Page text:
The only reason none of those kids were hurt was God was watching.

    That pony would be pulling stumps on my farm.

    And teaching a kid to hold a pony's face while aiming it at the arena fence and hitting it? What exactly was the pony supposed to do?

    Stupid, stupid people.

    At some point, the kid should have marched over, kicked his mother/trainer in the shin and left the arena.

    Comment


    • #3
      I didn't find it amusing...particularly where the pony drops and tries to rub the child off. That's one lucky kid.

      Comment


      • #4
        Ed was posted here many moons ago. Most didn't find it cute then either.

        I know I don't.
        "Aye God, Woodrow..."

        Comment


        • #5
          I laughed only because I used to ride a pony like this when I was little. He used to pull everything over on me. Even laid down and rolled with me, in an 8ft ditch full of water, in winter, on my birthday! That little stinker dumped me three times that day!
          Gracious "Gracie," 2002 TB mare
          Facebook me!

          I have Higher Standards ...do you?

          Comment


          • #6
            Here's a video of Ed being a good boy with the same kid: https://www.youtube.com/watch?v=DSB6YFO5Lbc

            ETA: He looks like a sweet pony just taking care of his little rider in this video.
            Southern Cross Guest Ranch
            An All Inclusive Guest Ranch Vacation - Georgia

            Comment

            • Original Poster

              #7
              i guess i should have known better to post to this group. Too critical.

              I saw the kid was a bit hard on the pony's mouth, and the pony was teaching the kid not to. The kid never cried, only smiled and got back up. that is a great attitude for a little kid and i was happy to see it. the typical pony behavior was laughable to me.

              Comment


              • #8
                Ed has been around - bear in mind that according to the grandmother who posted the video, it was shot over the course of 18 months and that most of the time, the pony was very good. IIRC the whole reason it was made was to show the trainer that Ed could be really naughty...apparently he was good when trainer person was around? The info is somewhere in all the posts below the videos. A lot of us learned on ponies/horses like Ed. I used to ride schoolies - horses - who had some similar tricks...one would lay down about 25 minutes into a lesson.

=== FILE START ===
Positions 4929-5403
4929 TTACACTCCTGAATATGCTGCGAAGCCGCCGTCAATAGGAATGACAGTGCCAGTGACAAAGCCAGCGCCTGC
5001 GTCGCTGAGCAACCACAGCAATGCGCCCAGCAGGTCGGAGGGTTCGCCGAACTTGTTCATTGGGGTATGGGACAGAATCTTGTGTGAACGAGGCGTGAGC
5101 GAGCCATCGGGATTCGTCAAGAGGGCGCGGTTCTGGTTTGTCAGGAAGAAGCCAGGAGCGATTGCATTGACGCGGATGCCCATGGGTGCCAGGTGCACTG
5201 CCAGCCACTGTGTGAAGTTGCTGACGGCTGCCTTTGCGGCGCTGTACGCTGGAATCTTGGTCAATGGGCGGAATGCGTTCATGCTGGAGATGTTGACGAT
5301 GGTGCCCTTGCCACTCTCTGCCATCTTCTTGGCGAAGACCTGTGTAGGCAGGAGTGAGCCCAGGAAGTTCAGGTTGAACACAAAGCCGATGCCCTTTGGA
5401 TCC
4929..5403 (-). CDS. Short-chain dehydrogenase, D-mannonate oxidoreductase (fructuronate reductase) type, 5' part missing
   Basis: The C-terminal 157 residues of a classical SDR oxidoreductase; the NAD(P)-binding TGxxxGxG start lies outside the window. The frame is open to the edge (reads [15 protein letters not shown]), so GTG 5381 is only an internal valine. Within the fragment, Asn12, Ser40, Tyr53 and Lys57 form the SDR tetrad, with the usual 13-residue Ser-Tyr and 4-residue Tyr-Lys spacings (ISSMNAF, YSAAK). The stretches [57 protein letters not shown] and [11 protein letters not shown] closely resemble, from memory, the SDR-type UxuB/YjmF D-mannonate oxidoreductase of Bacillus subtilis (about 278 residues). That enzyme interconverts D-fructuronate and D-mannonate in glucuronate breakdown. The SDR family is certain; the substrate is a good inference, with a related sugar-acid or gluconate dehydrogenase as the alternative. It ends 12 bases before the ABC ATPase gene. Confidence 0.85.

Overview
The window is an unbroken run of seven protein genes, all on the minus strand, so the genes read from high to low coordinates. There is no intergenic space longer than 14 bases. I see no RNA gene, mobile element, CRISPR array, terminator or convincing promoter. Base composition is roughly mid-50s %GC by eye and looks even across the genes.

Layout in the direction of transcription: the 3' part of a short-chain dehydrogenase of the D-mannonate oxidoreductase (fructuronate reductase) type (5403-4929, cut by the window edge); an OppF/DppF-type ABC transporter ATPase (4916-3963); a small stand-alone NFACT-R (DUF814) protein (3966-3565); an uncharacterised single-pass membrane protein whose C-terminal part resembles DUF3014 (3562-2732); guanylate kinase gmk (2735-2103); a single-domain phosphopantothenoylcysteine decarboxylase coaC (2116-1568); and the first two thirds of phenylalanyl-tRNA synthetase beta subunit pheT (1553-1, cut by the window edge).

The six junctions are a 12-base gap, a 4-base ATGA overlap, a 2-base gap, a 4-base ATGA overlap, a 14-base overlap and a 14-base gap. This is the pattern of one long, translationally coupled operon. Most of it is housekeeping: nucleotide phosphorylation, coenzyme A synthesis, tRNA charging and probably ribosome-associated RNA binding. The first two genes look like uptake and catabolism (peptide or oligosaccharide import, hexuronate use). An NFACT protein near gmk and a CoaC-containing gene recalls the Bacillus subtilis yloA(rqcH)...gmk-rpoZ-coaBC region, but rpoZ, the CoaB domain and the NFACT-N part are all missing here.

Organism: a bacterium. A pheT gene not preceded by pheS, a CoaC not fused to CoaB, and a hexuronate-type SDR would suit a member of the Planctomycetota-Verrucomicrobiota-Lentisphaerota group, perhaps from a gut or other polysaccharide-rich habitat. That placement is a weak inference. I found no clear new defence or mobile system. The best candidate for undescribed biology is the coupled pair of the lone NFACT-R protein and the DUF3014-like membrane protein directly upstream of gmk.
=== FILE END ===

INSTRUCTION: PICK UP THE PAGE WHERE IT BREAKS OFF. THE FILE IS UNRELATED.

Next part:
Nezzy, I too, laughed at the typical pony behavior. And there are other videos of Ross going back to see his Ed later on, fwiw.

                Comment


                • #9
                  I loved the whole thing too! This pony is priceless and did you notice for the most part he waited by his rider after dumping him?? This kid will be a great rider someday if he keeps riding this pony. I don't think Ed cares for jumping.

                  ETA: I learned to ride on ponies just like Ed , where the majority of the time they were good as gold. On the occasion they behaved like Ed we either stayed on and got them to do what we wanted or we parted company and then kept trying. It made us learn how to ride . This is what having a horse is all about when I was a kid.

                  Comment


                  • #10
                    What a little stinker - and they put him in a show! Loved that kid he sure was gutsy and stuck with the rotten little thing. A future Richard Spooner or someone. I came up through the ranks on similar ones - so, yes, I did smile, but I would not have allowed it with my own kids. But what did my parents know .. they were hopeless.
                    Proud member of People Who Hate to Kill Wildlife clique

                    Comment


                    • #11
                      I have watched the Ed videos many times, and FWIW, I think they are hilarious.
                      I heard a neigh. Oh, such a brisk and melodious neigh as that was! My very heart leaped with delight at the sound. --Nathaniel Hawthorne

                      Comment


                      • #12
                        Actually, as I recall, our daughter had one a bit like him when she was about seven or eight and the pony did whatever she wanted whenever she wanted - put her head down to graze and the kid popped over her neck, turned and ran while loading and had a few tricks up her feathered legs, until our daughter mastered her and she was the most wonderful pony e.v.e.r. I'm smiling thinking of those days...but - she wasn't as bad as Ed.